Frogging is pulling out your needles and ripping out multiple rows or even an entire piece of work. The name is a play on words. Frogs say “ribbit, ribbit.” Some knitter some time back thought it sounded a lot like “Rip it! Rip it!” Frogging became the word in a knitter’s vocabulary that mean ripping out a lot of work. When you have ripped back as far as you want, you will have a row of tiny loops. You must pick up each loop and place it on a needle, taking care not to miss any or to cause any to run like pantyhose. Then you figure out how far back you ripped and start working again.

Last, there’s tinking. Tink is knit spelled backwards. Tinking is reversing the knit process. It is the act of undoing your knitting stitch by stitch; taking the worked yarn out of the finished stitch and placing the stitch on the opposite needle with the rest of the unworked stitches. [Reality check here – we are talking knitting with two or more pointed needles and not crocheting, done with one hook. You are with me on that, right?] Tinking is done when you only have a small area to rip out, when you know specifically where the error is or when working with a fuzzy yarn that likes to grab hold of itself and snarl its fuzzy little fibers together. Think mohair. Mohair likes to do that. Tinking allows you to gently separate those fibers and undo a stitch.

What do you think I decided to do? If you’ve followed this blog since the start of this shawl, and looked at the photos, you will see that I have NOT used any lifelines. I was going to put one in after I’d finished the lace and before I started shaping the top of the shawl. I guess I won’t be using a life line to fix my error.

Frog it? for three rows? I don’t like frogging lace unless I’m ripping out back to the foundation. I have a lot of yarn-overs in this pattern. Those tend to get lost when picking up the stitches. That stitch marker is going to fall out when I rip out and I won’t know where the mistake is.  I have to go just to the mistake, but did I rip out too many rows? Did I quit one row too soon and the mistake is still there, ready to laugh at me?

In the end, I decided the best solution for me was to tink it. I had one mistake that I could clearly see and that I could use a removable stitch marker to locate. I know that there are 16 stitches between each ring stitch marker on my needles. Undo a stitch, move it to the other needle, after 16 “undo’s,’ pass the marker to the next needle, At the end of the row, mark which row I had undone. Tinking is slower than actual knitting. This is a task that I started Saturday and I’m not quite done yet. I’m literally undoing roughly 500 stitches. I’m not enjoying it, but it’s the right thing to do. This shawl will be beautiful when it’s done and whoever purchases it will have a treasure.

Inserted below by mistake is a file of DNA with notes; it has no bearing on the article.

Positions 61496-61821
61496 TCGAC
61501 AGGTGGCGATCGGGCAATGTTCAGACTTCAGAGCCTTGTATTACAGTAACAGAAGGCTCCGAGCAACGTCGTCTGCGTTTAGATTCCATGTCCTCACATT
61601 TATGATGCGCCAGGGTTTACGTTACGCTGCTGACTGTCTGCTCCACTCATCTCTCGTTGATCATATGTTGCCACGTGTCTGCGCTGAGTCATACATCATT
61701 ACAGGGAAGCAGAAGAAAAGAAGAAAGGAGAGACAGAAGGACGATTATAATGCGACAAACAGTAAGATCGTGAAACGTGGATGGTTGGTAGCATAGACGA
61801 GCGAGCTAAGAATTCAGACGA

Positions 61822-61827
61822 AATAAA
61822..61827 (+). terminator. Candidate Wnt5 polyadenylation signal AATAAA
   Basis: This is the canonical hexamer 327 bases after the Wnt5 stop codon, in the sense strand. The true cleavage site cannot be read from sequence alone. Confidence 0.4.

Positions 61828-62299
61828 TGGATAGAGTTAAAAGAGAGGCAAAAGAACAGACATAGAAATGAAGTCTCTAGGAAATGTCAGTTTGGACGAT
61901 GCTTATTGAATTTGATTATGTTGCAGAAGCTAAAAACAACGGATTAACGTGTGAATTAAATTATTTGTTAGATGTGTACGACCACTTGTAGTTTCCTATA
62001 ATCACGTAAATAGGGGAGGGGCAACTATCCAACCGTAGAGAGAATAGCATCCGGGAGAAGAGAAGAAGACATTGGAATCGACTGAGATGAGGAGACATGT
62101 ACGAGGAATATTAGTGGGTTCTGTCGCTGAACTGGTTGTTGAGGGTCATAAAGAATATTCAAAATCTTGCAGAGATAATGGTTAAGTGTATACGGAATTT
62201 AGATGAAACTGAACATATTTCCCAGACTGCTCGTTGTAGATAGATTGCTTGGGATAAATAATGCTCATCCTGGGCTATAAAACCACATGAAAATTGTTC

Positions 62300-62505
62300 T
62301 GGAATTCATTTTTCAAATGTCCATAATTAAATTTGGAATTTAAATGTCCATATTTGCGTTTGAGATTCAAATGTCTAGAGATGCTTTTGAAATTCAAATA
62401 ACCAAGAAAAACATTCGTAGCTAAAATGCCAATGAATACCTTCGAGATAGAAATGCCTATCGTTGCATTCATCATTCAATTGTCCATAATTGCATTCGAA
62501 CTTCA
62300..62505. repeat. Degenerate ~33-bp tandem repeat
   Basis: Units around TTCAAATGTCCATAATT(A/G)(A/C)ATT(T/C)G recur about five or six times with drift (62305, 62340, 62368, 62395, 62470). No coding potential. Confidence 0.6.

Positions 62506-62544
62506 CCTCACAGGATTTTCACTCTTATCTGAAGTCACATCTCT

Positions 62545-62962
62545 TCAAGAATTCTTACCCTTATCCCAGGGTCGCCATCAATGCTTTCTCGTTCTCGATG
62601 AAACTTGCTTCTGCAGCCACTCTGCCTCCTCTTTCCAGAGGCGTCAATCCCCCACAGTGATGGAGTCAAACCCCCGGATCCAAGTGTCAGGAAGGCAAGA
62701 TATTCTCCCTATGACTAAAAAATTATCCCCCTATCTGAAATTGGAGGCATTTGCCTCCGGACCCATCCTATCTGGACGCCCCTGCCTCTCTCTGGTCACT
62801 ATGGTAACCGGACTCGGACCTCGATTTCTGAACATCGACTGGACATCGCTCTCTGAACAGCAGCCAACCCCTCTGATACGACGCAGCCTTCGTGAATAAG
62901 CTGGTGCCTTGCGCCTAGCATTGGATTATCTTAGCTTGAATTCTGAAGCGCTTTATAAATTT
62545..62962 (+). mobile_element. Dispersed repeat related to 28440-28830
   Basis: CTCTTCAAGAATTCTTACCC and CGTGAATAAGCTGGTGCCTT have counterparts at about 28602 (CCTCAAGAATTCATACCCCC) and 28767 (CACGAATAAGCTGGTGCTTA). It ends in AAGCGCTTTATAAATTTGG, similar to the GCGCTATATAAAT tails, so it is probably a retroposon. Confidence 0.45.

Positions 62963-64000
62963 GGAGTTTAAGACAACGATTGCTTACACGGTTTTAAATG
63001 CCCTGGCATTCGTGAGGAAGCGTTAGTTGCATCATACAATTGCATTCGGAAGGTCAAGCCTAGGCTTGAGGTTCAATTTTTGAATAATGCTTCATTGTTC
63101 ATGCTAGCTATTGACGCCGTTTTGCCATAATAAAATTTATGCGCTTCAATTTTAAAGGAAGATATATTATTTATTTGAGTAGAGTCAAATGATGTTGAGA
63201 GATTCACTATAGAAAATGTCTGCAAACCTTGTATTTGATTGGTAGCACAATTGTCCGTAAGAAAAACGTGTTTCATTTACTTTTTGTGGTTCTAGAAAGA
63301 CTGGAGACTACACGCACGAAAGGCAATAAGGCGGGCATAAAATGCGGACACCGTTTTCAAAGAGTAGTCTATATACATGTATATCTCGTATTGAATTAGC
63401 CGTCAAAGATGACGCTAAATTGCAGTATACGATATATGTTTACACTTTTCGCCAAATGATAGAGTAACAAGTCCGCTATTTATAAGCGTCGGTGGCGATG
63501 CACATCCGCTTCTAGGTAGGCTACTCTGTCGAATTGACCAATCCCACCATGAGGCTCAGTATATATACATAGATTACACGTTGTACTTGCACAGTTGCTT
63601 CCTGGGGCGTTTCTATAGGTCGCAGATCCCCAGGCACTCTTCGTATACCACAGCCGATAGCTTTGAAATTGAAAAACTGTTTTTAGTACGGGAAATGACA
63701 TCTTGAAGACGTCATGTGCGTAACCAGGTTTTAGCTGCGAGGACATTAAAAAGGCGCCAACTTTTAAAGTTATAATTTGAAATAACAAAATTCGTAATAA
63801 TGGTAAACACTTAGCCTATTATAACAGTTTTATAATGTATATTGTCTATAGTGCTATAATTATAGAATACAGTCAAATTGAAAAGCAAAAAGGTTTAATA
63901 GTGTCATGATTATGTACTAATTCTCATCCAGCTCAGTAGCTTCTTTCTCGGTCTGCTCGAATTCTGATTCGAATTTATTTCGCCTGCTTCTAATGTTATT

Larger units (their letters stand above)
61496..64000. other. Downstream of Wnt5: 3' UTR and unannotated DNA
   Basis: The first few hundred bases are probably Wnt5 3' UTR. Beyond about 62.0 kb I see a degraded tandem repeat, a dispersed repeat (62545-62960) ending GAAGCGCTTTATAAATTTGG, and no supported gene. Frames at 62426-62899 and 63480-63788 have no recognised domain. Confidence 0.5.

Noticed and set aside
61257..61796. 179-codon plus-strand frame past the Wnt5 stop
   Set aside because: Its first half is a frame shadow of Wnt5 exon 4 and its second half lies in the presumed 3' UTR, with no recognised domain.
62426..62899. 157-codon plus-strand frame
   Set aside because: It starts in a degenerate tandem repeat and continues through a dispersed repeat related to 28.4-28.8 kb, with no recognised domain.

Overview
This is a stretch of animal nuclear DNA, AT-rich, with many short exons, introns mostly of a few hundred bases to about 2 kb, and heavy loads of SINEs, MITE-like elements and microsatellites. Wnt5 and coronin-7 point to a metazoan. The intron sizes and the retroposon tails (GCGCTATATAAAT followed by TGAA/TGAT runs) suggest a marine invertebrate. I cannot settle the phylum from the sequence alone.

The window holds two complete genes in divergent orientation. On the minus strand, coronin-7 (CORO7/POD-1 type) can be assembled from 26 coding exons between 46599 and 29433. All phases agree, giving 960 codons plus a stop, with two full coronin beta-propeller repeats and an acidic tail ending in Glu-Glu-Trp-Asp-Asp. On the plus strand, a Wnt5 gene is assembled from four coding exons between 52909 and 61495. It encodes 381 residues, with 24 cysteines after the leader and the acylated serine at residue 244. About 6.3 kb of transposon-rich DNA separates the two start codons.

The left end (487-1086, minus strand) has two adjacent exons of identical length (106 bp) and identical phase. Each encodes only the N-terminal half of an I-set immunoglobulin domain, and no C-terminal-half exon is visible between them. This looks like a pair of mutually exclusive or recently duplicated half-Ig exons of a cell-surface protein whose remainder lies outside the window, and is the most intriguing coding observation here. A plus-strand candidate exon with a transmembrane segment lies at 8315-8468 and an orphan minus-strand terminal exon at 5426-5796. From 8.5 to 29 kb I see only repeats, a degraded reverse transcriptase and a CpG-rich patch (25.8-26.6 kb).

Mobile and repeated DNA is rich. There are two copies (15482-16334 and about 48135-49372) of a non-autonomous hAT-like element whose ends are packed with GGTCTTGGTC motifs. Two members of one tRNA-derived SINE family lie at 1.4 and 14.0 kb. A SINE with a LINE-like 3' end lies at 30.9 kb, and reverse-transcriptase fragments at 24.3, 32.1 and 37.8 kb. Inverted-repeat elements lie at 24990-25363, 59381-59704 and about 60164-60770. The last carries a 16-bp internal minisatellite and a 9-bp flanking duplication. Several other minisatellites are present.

In Search of Parents – Joel Sanford Burks (1827-1878)

For the past several weeks I’ve been working on the Burks tree for a distant cousin of mine. She was most interested in finding the parents of Joel Sanford Burks. I thought it might be Joel R. Burks of Indiana. As soon as I started collecting documents to prove my theory, I realized I was on the wrong track. As far as I can tell, Joel R. Burks never lived in Illinois, where Joel Sandford Burks was born. Joel R. Burks did have a son named Joel, but there were three significant differences between the two men. One used a middle initial “S” and the other used “W.” One was born in 1827 and the other was born in 1857. One was born in Illinois and the other was born in Indiana. Clearly NOT the same men.